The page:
When I am asked what television documentary portrays our prison system with the most accuracy, my answer always takes them by surprise. With no shadow of a doubt, the best documentary, which is not even a documentary, is the 1970s sit-com, Porridge. I’ve yet to see its accurate portrayal of prison surpassed. Don’t just take … Continue reading The history of ‘Porridge’
I have had several wonderful moments over the last 3 years since being released from my last prison sentence. Several incredible personal achievements have also taken place. However, over the last few days so much has gone on that it is difficult to know where to start. A bit of background would more than likely … Continue reading Letting go.
Re-offending costs a shitload of money. Billions of pounds. Not 3 or 4, but double figures. Over £18 billion. EIGHTEEN BILLION £££££££S. Or 180 Lionel Messi's. In 2002, the Social Exclusion Unit produced a report into reducing the re-offending rates of ex-prisoners with the catchy title 'Reducing re-offending by ex-prisoners', Report by the Social Exclusion … Continue reading Reducing re-offending? – don’t make me laugh!
First impressions count, and yet we have a fixation on stereotyping. Do we really give first impressions a chance? Or have we already formed our impressions based on stereotypes? As novelist Chimamanda Ngozi Adichie so articulately stated in her TED Talk recorded in July 2009 “The problem with stereotypes is not that they are untrue, … Continue reading Them and Us!
My hobby, and other passion, as an organised crime historian, began whilst I was still a child, many years ago. It was a passion that became a dream which became a goal. Because of the power and beauty of the education I received as a resident in many of our majesty's detention centres, youth custody … Continue reading Why my message is clear! – #WhatCanBe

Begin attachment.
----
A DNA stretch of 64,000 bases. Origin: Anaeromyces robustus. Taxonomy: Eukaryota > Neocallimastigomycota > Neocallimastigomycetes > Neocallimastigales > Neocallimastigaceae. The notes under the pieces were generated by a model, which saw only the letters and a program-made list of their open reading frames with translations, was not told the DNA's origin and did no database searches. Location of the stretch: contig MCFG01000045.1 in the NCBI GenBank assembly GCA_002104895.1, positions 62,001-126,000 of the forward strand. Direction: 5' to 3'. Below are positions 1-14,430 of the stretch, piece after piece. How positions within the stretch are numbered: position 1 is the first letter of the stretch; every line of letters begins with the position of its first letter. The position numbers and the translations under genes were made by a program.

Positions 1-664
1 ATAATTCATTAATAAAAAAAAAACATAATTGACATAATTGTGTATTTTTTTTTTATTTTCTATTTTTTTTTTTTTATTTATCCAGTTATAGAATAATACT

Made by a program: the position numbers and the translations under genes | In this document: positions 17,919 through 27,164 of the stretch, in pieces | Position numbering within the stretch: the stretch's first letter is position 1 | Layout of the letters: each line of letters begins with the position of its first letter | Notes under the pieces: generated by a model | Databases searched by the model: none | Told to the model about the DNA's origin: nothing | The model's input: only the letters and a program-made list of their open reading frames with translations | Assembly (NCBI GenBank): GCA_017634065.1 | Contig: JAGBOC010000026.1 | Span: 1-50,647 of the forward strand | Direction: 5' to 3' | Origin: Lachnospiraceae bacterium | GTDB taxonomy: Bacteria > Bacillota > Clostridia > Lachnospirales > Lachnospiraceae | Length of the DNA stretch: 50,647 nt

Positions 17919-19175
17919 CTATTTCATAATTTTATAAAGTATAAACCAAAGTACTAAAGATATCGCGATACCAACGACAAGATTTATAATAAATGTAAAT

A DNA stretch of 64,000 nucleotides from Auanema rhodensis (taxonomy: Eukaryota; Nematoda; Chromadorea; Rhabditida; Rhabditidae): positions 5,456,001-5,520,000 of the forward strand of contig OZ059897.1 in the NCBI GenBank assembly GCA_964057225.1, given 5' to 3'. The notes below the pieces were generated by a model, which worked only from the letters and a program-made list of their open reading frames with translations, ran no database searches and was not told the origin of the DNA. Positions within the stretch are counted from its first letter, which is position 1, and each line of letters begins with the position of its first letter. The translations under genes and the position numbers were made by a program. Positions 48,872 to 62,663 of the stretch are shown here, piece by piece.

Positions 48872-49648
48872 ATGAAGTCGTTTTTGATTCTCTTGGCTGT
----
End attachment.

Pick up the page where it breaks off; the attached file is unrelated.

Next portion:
In A reflection of Perth et al. I detailed the history of HMP Perth in Scotland. In this blog, I will look back at the history of HMP Castle Huntly, which among other uses over several centuries was a former probationary school for girls, a borstal for boys and a young offenders' institution. In 1452, during … Continue reading Castle Huntly revisited
*TRIGGER WARNING* - I discuss mental health and suicide in this blog. In a comment to a post, I replied with the following: "Knowing oneself is a powerful feeling. Doesn't mean life gets any easier but it allows you to appreciate it more. The negatives in life, I've found anyway, only have longevity if you … Continue reading Why did I choose to go on hunger strike?
On Friday the 21st of August 2020, we said a sad goodbye to one of the greatest educators of our time. Of all time. Sir Ken Robinson. His 2006 Ted Talk titled 'Do schools kill creativity' has been viewed over 60 million times in 160 countries. It is suggested that his talk has been seen … Continue reading A tribute to Sir Ken
I wrote a post earlier today which can be seen below as it is one that indirectly brought the term rehabilitation to the forefront of my thoughts once again. '#labels. Our priorities change as our years progress and I'm sure there's no need for me to list examples. #parenthood Over the last three years I … Continue reading Rehabilitation is an attitude
I honestly cannot recall meeting a bad librarian in a prison library. Then again, or one in the community. I’ve met strict librarians, but then, it was a prison library and some form of control was needed. However, librarians, especially ones who work in prison are worth their weight in gold. Imagine if a doctor’s … Continue reading The Library